Third, a city, state, or country endowed with cultural resources that are well-maintained is more likely to attract investments in tourism and other related business opportunities. For instance, the Guggenheim Museum Bilbao, in Spain, has become a hub for researchers, entrepreneurs, chefs, tourists, and allied service professionals, turning the ordinary industrial town into a key cultural centre in the country. This spillover effect of building a cultural site has been termed ‘The Bilbao Effect’ and serves as an international case study. Similarly, in India for example, building more cultural districts can drive greater tourist inflows as well as create avenues for interactions between artists, content creators, consumers, and institutions. It would enable the inflow of requisite investments that can sustain and provide resources for cultural activities.

Finally, cultural exports to foreign shores transfer the ideas, values, and knowledge traditions of a country. They shape perceptions of a country and enable people-to-people engagement. Successful cultural exports in the form of a product, service, or experience also influence consumer behaviour.

The Global Cultural and Creative Economy: Case Studies

Recognising that CCIs hold both cultural and commercial value, governments across the world have sought to strengthen their cultural economy and soft power.[b] These countries are harnessing their cultural assets to create a robust and lucrative cultural and creative economy through focused policy interventions and investments in sectors such as cuisine, fashion, music, technology, and broader subsets such as tourism and creative media.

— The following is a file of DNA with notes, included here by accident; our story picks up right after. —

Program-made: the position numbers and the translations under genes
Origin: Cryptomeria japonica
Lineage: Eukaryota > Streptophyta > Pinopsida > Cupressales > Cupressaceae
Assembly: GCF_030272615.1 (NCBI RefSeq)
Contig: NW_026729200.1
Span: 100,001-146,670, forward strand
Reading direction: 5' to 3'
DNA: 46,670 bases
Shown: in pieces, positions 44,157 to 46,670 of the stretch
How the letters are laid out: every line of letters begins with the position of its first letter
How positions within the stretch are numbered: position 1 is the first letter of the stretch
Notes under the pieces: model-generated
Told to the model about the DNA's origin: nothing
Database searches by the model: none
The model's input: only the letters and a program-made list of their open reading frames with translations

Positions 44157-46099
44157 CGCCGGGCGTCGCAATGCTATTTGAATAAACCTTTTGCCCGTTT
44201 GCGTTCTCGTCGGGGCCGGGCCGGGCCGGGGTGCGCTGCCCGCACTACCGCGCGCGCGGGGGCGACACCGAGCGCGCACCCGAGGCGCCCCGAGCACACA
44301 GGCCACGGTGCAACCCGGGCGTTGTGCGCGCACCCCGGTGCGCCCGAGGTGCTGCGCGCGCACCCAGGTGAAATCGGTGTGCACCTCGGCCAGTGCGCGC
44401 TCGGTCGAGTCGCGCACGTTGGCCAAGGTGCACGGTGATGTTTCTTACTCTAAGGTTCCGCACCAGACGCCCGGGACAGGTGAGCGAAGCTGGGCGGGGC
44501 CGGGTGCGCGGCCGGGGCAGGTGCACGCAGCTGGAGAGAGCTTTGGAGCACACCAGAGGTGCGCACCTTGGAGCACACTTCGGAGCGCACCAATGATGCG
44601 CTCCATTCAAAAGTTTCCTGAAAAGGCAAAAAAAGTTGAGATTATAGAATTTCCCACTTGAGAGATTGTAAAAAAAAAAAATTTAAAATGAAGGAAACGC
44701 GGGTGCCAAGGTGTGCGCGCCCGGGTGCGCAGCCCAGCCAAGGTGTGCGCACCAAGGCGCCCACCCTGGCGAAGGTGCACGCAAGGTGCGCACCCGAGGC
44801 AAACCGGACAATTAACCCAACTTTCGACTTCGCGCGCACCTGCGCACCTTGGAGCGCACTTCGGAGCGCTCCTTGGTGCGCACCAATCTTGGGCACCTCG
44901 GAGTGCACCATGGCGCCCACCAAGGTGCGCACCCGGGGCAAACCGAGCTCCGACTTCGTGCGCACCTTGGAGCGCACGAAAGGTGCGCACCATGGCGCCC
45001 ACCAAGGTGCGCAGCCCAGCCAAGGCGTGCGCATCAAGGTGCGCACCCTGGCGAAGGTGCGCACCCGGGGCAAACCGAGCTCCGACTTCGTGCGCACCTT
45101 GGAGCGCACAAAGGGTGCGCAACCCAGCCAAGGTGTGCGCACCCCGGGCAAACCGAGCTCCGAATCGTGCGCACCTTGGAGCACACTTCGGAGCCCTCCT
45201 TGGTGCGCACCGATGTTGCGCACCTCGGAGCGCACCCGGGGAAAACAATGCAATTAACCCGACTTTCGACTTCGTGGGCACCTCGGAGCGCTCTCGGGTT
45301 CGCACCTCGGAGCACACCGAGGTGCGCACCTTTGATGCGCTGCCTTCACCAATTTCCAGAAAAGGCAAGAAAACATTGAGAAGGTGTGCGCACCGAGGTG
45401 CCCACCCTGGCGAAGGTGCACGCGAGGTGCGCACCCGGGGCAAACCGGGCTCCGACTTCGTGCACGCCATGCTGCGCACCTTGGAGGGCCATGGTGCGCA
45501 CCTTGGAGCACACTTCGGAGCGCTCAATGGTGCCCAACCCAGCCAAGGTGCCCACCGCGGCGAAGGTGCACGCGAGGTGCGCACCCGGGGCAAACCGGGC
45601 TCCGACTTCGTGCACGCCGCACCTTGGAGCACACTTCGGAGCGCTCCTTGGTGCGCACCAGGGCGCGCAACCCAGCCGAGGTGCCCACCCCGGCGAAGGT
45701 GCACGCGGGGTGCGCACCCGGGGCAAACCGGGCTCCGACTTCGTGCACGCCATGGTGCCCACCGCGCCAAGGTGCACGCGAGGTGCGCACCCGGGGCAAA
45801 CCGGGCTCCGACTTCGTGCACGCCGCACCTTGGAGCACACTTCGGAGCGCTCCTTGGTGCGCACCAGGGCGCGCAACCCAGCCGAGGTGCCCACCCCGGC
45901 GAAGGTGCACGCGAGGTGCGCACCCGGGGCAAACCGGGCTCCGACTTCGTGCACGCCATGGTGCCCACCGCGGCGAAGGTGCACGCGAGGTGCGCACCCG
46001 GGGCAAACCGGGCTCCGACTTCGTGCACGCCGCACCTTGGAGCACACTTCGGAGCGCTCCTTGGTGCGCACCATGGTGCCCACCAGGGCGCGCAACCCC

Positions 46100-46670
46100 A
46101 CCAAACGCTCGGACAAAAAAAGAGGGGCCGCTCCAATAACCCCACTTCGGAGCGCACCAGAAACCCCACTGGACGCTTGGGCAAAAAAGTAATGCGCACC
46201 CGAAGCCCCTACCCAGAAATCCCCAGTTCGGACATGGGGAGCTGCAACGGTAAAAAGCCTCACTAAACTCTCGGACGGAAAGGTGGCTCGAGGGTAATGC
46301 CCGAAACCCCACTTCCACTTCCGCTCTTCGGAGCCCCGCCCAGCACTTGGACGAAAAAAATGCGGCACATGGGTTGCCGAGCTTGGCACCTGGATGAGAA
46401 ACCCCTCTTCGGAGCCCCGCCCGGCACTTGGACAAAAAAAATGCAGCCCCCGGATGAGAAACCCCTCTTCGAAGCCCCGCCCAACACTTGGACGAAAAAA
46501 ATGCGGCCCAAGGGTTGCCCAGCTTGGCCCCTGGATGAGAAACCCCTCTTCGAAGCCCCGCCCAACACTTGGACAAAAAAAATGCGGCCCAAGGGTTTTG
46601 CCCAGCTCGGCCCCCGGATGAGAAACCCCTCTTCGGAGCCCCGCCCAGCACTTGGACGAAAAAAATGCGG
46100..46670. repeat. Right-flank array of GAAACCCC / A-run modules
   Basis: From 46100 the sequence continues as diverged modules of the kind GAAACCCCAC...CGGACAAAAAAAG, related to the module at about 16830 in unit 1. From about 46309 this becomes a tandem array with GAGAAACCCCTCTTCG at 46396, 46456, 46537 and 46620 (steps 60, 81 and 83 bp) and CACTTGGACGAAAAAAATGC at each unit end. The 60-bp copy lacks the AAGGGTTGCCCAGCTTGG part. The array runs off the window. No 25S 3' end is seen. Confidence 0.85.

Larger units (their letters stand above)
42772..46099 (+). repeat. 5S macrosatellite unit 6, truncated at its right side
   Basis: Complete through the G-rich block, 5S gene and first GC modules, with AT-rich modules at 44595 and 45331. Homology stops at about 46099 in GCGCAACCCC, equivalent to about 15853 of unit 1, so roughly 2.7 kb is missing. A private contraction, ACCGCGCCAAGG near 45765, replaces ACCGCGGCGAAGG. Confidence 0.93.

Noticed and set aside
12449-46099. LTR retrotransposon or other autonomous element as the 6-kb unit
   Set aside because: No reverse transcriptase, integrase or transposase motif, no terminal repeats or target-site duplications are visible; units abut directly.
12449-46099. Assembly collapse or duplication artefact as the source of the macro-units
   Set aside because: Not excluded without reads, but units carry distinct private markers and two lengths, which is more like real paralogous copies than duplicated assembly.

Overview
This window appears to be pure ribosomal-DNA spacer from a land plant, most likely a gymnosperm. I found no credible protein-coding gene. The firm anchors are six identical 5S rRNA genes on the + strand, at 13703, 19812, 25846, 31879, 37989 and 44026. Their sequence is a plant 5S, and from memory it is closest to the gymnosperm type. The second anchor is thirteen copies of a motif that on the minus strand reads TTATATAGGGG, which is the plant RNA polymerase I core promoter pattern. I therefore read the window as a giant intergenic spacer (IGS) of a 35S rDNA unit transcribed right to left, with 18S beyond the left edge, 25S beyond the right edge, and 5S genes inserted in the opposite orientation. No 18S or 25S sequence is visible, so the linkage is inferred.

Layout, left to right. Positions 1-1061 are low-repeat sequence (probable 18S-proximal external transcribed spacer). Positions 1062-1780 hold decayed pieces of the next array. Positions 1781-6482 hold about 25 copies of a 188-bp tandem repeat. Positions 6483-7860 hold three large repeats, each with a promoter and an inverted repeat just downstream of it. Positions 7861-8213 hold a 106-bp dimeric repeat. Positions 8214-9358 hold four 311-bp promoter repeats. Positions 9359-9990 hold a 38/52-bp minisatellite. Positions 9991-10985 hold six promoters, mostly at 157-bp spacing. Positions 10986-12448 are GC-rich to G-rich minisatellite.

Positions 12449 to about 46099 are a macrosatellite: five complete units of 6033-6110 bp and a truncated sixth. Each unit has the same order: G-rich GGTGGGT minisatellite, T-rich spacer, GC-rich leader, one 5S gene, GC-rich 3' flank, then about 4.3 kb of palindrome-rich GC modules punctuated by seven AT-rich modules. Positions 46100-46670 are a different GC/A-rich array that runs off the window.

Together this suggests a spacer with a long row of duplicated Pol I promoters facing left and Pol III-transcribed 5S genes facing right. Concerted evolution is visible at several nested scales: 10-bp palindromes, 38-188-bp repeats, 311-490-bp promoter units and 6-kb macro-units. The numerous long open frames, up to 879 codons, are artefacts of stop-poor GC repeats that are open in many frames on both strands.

In Asia, two of the most successful examples include South Korea—which has linked innovation, entertainment, and culture to form the bedrock of its cultural and creative economy—and Thailand, which has harnessed its culinary traditions to advance what is known as “gastrodiplomacy”. The following paragraphs describe the efforts taken by these two countries in promoting their cultural soft power.

South Korea

South Korea has made great strides to become a reckoning cultural and creative economy. From Dalgona Coffee to K-Pop and K-drama to K-beauty, South Korea’s CCIs have witnessed massive growth in recent years.

Yet, this spike in the popularity of K-culture is neither new nor merely an accident; rather, it is an outcome of a well-thought out policy built around the idea of “Cool Korea” that sought to bring the country out of the 1990s financial crisis.  The government of then President Kim Dae-Jung, in 2001, laid out the Hallyu Industry Support Development Plan to harness Korean culture and transform it into a USD 290-billion industry in two years.[4] Two steps taken in this direction were the expansion of the cultural industry budget, and the promotion of a strong public-private partnership model of cooperation.